Thursday, February 16, 2006

Diet or no diet: a dilemma for the food industry

Today I read a very interesting paragraph in WSJ:

"Big food companies often are late-comers to diet fads, which tend bubble up through popular books and personal recommendations. Food makers, are, by their nature, predisposed to want people to eat more, as embodied by the classic Lay's potato-chip slogan, 'Bet you can't just eat one!'

But given Americans' obsessions with their waistlines, diet foods are one of the faster growing areas of the otherwise slack food business. As a result, companies from Nestle SA to Unilever and Kraft Foods Inc. are trying to get ahead of the game by creating their food fad. They have experimented with special starches, new types of fiber and a process that occurs in the small intestine called the 'ideal brake mechanism.' The goal: Create products that dieters will buy more of in order to eat less."

Monday, February 13, 2006

The battle between histograms and tables

In the guideline for contributors of a biomedical journal:
"Histograms should not be used to present data that can be captured easily in text or small tables, as they take up much more space."

Thursday, February 09, 2006

An example on my efforts in research

Today, in order to change a manuscript of mine to the format required by the journal, I spent more than two hours with LaTeX trying to figure it out.

Tuesday, February 07, 2006

How many of your former students did you meet in the GYM today?

Today I went to the Dodge gym of Columbia, during the day. This is one of the benefits I have earned by finishing all my teaching last semester. I believe it has been years since the last time I went to the gym, in the middle of a day, on a weekday, during an academic year.

I think I definitely saw at least four of my former students. That reminded me of one time when I said one can estimate how many students one has taught by the number of former students one meets on a brief walk on campus during a weekday or in a local restaurant during the weekend. Of course, such an estimation asks for extra information such as how many students actually walk on campus and how many students go to local restaurants during weekend.

For me, those numbers have been greater than zero almost with probability one. :) But, four on a brief visit to GYM?! That surprised me. Then I remembered the fact that a lot of former w1111 project groups wanted to do their data collection in the GYM until at one point I "banned" that topic.

Oh, I thought, so they did go to gym themselves.

In the unforeseeable future, when I have time, I will spend fixed amount of time at different locations on campus, at a same grid of times of the day, on a same selection of days of the week, to see how the number of former students met varies across campus. Variables to control are estimated traffic flow and outdoor weather.

Monday, February 06, 2006

Recent Papers on HapMap project

  1. HapMap project website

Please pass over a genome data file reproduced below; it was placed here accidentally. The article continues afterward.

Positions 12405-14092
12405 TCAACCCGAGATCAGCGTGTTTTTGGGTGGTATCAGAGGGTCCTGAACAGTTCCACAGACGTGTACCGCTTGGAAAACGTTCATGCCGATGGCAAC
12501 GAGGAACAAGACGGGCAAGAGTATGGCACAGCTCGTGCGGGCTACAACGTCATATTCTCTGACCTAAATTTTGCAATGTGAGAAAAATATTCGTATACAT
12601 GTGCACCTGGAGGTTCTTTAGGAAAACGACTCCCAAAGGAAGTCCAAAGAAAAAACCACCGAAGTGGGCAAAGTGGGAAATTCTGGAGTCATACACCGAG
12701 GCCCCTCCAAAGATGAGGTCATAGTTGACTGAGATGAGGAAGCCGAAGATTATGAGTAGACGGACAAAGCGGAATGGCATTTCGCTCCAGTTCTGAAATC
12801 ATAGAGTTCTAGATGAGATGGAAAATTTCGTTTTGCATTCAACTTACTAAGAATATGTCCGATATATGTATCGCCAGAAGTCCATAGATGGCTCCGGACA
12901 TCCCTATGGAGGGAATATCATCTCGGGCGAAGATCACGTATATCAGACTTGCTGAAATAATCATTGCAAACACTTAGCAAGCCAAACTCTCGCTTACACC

2. (10/28/2005) McVean G, CCA Spencer, R Chaix (2005) Perspectives on human genetic variation from the HapMap project. PLoS Genetics 1:e54
  3. (10/24/2005) Perlegen Scientists Genotype 4.6 million SNPs in Phase 2 of the HapMap Project Using Array-based TechnologiesPerlegen’s David Cox discusses [an easy-to-read reality check of the HapMap project]
  4. (05/10/2001) Reich et al. (2001) Linkage disequilibrium in the human genome. Nature 411:199-204.[Empirical results on the inter-marker LD patterns w.r.t physical distances]
  5. (09/20/1995) Risch, N and B Devlin (1995) A comparison of linkage disequilibrium measures for fine-scale mapping. Genomics. 29:311-22.

It IS harder to get research support from federal agencies

From Columbia’s FY 2005 Externally Sponsored Research Report
"Competing sponsored project awards decreased approximately 17% from Fiscal Year 2004 ... Awards from federal sources decreased by 20%; non-federal awards decreased by more than 1%."

Friday, February 03, 2006

Restaurant inspection results from NYC Dept. Health


It is not like that we will stop going to our favorite dinning locales because of these results. But it is good to know where exactly they have problems with.

Accepted genetically

During a meeting on Wednesday, one collaborator of mine happily reported that she was expecting a baby. After we all congratulated her and discussed that it was a good time to have a baby (year of dog, good luck, etc). She also mentioned she had been going through all kinds of genetic testing and was waiting for a whole-genome microarray results, for deletions and insertions stuff. We were joking about how this baby has been on the frontiers of research in her (it's a girl) mom's field, even before her birth. My collaborator joked that she would tell her baby years later that "you went through all kinds of tests before you were finally accepted!".

Thursday, February 02, 2006

I thought it was me -- real science data can be hard to get.

Science reported that scientists tend to keep some data to themselves.